Roblox's stock isn't extremely expensive at 16 times next year's sales, but that price-to-sales ratio is still a bit frothy for a company with murky long-term growth prospects. It's still unclear if Roblox's tween users will stick around as they age, if it can lower Robux's exchange rate to boost its margins without alienating its creators, and if it will ever turn a profit. Those uncertainties make Roblox a tough stock to own as interest rates rise.

But Apple offers more predictable returns

Apple's revenue rose 33% in fiscal 2021, which ended last September. Its iPhone sales, which accounted for over half of its top line, jumped 39% after it rolled out its first family of 5G devices. Its diluted earnings per share, which benefited from nearly $86 billion in stock buybacks, soared 71%.

An Apple Store in Manhattan.

Image source: Apple.

Analysts expect Apple's revenue and earnings to grow just 4% and 2%, respectively, this year, as the 5G upgrade cycle cools off. The ongoing chip shortages and supply chain challenges will also throttle its growth.

That slowdown is disappointing, but investors should recognize Apple's other strengths. A recent CIRP survey found that 90% of iPhone users plan to stick with Apple instead of switching to an Android device. It also ended fiscal 2021 with 745 million paid subscribers across all of its services, which grew nearly five times from five years ago and further increases the stickiness of its ecosystem.

Apple's hardware sales should stabilize after it resolves its supply chain shortages, and its luxury appeal will enable it to easily pass on its higher costs to consumers -- which makes it an inflation-resistant investment. Rising interest rates also aren't a major issue for Apple, since it's firmly profitable and ended last year with $191 billion in cash and marketable securities.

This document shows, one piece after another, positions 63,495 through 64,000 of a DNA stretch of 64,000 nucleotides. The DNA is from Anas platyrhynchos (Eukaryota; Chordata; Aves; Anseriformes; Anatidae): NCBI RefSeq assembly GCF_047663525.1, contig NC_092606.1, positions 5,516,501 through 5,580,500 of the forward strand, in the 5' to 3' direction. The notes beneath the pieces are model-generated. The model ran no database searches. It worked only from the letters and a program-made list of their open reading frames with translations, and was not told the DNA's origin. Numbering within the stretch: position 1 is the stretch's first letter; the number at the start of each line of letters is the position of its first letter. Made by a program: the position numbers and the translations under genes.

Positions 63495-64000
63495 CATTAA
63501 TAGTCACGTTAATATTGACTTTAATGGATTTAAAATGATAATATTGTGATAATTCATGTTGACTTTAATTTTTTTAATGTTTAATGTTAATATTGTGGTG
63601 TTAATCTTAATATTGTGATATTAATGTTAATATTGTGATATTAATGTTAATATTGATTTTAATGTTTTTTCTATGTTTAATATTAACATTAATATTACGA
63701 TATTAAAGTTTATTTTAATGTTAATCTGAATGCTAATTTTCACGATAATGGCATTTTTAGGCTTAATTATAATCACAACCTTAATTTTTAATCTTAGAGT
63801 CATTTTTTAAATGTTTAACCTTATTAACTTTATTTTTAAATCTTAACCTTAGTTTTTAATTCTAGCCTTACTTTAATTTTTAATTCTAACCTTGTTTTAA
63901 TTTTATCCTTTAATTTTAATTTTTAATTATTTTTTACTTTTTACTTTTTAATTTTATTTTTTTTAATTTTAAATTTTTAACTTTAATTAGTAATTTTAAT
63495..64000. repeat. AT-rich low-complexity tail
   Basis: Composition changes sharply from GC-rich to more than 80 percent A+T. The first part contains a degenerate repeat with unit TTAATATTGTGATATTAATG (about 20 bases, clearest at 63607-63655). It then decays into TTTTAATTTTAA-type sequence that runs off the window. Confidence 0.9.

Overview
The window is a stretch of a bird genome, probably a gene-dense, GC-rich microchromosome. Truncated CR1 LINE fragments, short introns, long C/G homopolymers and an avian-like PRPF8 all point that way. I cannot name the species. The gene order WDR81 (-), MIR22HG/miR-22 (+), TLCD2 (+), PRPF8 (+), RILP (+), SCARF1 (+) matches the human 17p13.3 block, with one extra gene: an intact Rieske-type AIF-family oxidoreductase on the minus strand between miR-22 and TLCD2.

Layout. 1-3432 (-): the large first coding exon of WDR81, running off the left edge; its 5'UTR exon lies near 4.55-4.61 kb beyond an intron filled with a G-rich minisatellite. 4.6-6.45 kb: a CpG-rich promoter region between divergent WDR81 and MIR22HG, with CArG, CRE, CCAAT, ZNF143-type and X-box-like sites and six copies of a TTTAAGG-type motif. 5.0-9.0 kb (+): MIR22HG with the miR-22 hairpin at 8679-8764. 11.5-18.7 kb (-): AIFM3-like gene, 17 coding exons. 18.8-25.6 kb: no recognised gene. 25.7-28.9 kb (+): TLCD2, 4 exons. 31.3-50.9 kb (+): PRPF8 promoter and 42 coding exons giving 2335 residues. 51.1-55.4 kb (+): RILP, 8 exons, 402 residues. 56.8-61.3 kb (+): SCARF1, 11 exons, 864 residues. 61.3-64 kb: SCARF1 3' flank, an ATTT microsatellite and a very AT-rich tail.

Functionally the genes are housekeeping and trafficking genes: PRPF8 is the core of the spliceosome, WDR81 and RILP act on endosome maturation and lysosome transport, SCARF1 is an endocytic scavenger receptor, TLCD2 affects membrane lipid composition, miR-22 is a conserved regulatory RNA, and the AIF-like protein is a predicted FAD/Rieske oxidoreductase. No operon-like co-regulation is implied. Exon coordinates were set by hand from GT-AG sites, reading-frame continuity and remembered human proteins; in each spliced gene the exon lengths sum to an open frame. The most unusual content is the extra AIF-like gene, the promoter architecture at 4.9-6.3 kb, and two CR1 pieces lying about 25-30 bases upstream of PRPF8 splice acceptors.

Apple will likely introduce new augmented reality, virtual reality, and electric vehicle products to significantly expand its ecosystem over the next few years. It could also make a lot of acquisitions to accelerate those ambitions, which would expand its reach far beyond its iPhone, iPad, and Mac products. 

Apple's stock looks historically expensive at 32 times forward earnings, and its paltry forward dividend yield of 0.5% won't attract any serious income investors. Nonetheless, Apple's resilience in a market rattled by higher inflation and interest rates might justify that slight premium.

The winner for 2022: Apple

Roblox is still a promising investment for long-term growth investors, but I doubt it will outperform Apple this year.

Roblox still faces too many uncertainties to be considered a stable investment in a shaky market, and it should remain out of favor as long as interest rates keep climbing. I'm not sure if Apple will outperform the broader market this year, but it will likely generate stronger returns than Roblox as investors gravitate toward quality instead of speculative growth.

Leo Sun owns Apple. The Motley Fool owns and recommends Apple and Roblox Corporation. The Motley Fool recommends the following options: long March 2023 $120 calls on Apple and short March 2023 $130 calls on Apple. The Motley Fool has a disclosure policy.